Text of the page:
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The Pinoleville Pomo Nation, based out of Mendocino County, was raided by the sheriff's office last week and hundreds of marijuana plants were seized.

The Journal reported in January that the tribe said it would build a 110,000-square-foot marijuana growing facility on its 99-acre Rancheria near Ukiah, anticipating legalization. This came after the U.S. Department of Justice announced late last year it would not prosecute tribes for growing or selling marijuana on tribal lands.

But on Sept. 23, according to a Sacramento Bee report, deputies from the Mendocino County Sheriff's Office searched two Pinoleville properties, discovering more than 300 marijuana plants, 100 pounds of processed bud and a "honey-oil chemical extraction lab."

According to the Bee, the sheriff had been investigating the tribe for months ­— not surprising, given the public announcement of its intentions to be among the first tribes in the nation to grow pot. But one tribal official said the operation was "perfectly legal" and chalked up the raid to an "overzealous" sheriff. No one was arrested.

Tom Allman isn't exactly the nation's most overzealous sheriff — he told a panel earlier this month that his focus was megagrows. (He laid out a list of priorities for his officers to follow when identifying marijuana gardens to raid, including commercial profiteering, trespass grows, illegal water diversion and environmental degradation.) While the Pinoleville grow seems to exceed the county's 25-plant limit, it's hard to imagine there aren't much larger operations dotting the Mendocino landscape.

When the Pinoleville tribe announced it would farm marijuana earlier this year, it secured investors, including Kansas-based FoxBarry Farms. The Bee reports the tribe has since "suspended its activities" with Foxbarry, and that the company's website has disappeared.

Marijuana farmers with an aptitude for hybridization have long bestowed their strains with less-than-appealing appellations (cat piss, sour diesel), which is fine, but the aromatic appreciation of pot is highly subjective. People who live near farmers have complained to public agencies about being choked out of their neighborhoods during harvest season. Me, I kinda like the sharp, earthy smell (though I don't have to live surrounded by it). The smoke is sweeter and less acrid than tobacco or wood stove smoke. But I also like the smell of skunk cabbage in a soggy redwood forest, so go figure.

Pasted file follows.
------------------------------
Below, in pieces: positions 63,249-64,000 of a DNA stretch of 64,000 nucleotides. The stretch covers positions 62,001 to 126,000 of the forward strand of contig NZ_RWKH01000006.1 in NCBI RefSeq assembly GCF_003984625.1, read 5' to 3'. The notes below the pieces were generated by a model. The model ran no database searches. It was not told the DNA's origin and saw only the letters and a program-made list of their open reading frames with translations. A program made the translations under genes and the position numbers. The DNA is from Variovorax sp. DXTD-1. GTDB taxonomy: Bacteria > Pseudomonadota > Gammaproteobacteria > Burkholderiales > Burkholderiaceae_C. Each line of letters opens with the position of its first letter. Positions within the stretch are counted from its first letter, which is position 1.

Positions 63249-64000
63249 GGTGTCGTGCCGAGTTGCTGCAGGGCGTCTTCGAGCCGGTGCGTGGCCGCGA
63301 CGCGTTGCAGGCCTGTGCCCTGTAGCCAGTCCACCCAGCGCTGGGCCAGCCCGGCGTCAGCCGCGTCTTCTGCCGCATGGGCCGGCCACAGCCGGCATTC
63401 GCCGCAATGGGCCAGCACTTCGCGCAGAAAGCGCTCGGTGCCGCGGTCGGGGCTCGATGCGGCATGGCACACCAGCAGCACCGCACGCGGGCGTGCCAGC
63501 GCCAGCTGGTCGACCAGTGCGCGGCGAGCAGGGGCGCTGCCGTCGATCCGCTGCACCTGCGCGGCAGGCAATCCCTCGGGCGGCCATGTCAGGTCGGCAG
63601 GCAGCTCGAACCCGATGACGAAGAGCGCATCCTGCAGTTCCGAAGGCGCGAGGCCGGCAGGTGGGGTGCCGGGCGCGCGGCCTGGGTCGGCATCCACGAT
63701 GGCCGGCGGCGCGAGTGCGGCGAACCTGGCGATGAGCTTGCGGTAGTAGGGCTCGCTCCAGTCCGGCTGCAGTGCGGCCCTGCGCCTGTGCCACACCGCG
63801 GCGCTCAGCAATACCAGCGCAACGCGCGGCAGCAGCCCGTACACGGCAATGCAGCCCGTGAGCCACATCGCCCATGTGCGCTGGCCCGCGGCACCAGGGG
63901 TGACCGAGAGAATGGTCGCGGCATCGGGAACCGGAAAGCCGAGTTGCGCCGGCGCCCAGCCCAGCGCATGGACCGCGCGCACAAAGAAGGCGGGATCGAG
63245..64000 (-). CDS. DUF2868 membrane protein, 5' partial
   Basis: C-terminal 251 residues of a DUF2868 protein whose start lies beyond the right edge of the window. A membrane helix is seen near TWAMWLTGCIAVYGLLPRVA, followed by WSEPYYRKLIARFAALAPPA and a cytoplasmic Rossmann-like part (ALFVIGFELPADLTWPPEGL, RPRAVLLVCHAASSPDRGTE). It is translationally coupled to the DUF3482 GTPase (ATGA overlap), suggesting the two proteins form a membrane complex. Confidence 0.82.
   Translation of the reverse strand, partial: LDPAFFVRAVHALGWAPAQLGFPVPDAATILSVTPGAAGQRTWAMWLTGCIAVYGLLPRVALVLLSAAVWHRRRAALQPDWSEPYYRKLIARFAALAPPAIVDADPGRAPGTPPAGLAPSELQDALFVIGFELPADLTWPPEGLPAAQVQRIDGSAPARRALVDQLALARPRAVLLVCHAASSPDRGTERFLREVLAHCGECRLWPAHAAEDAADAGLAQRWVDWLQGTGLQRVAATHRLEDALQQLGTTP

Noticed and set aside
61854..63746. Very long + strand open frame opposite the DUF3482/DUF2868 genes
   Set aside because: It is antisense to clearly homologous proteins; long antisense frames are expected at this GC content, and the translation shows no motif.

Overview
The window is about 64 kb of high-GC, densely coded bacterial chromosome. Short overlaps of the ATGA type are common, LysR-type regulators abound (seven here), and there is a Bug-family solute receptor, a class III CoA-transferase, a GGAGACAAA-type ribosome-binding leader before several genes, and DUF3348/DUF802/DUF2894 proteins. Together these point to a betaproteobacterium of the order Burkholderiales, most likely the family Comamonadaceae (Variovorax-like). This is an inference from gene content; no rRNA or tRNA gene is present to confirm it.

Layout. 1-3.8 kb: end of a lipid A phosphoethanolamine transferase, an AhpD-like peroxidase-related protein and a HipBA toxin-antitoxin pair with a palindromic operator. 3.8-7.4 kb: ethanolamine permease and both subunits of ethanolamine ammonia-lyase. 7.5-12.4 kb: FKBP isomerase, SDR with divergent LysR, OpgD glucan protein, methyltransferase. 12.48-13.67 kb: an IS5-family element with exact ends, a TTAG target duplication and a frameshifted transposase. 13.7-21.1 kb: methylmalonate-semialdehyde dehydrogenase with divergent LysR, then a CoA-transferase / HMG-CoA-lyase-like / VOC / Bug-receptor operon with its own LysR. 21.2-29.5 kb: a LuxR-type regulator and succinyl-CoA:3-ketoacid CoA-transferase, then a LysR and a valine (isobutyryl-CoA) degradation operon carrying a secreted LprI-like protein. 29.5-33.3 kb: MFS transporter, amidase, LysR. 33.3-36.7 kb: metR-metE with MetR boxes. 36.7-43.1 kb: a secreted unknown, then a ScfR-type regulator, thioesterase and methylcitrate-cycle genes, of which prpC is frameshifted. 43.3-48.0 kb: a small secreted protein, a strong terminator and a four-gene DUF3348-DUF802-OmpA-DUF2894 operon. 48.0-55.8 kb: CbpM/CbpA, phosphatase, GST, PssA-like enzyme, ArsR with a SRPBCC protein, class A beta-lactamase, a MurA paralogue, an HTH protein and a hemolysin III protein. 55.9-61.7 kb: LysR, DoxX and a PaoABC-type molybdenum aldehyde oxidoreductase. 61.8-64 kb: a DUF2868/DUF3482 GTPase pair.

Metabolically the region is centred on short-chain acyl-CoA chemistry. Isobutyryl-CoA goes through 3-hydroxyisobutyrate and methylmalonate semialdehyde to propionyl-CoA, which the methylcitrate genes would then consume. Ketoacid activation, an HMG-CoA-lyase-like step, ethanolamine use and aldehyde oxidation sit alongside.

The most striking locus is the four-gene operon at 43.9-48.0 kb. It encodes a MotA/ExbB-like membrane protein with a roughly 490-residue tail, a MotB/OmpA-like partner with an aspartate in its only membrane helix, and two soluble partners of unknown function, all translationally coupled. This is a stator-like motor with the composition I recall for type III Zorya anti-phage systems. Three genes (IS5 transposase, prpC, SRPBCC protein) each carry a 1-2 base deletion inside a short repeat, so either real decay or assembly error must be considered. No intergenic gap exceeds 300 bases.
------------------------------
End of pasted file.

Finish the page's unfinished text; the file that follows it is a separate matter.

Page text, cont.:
Lest you think discussion of marijuana's unique odor was relegated to barrooms or city council meetings, the aroma became the subject of a recent Oregon appellate court ruling.

As reported by the LA Times' Matt Pearce, it was a contested search warrant that led to the ruling. In 2012, police, responding to complaints from neighbors about the wafting smell of pot smoke, got a warrant to search the apartment of Jared William Lang.

Oregon state law prohibits "a hazardous or physically offensive condition by any act which the person is not licensed or privileged to do," Pearce wrote, and police were using the pot smell as justification for their warrant.

Instead of citing Lang for producing a weed smell, though, officers found evidence that Lang had been painting graffiti around town, and arrested him on those charges. Lang fought a subsequent conviction, saying the search warrant never should have been issued on the grounds that the smell was "a physically offensive condition."

As it turns out, an Oregon judge agreed, writing in her opinion, "We are not prepared to declare, as the state would have us, that the odor of marijuana smoke is equivalent to the odor of garbage."

The judge acknowledged that there are circumstances under which the smell could constitute offense, but wrote, "We could perhaps say with confidence that a fleeting whiff of marijuana smoke would not offend a reasonable person."

Therefore, she argued, the weed smell was a "neutral factor" in the case — and the warrant should not have been issued. The case was overturned. And with pot newly legal in our neighbor to the north, it's a smell that a lot more people may have to get used to.

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About The Author

Grant Scott-Goforth

Grant Scott-Goforth has been an assistant editor and staff writer for The Journal since 2013.

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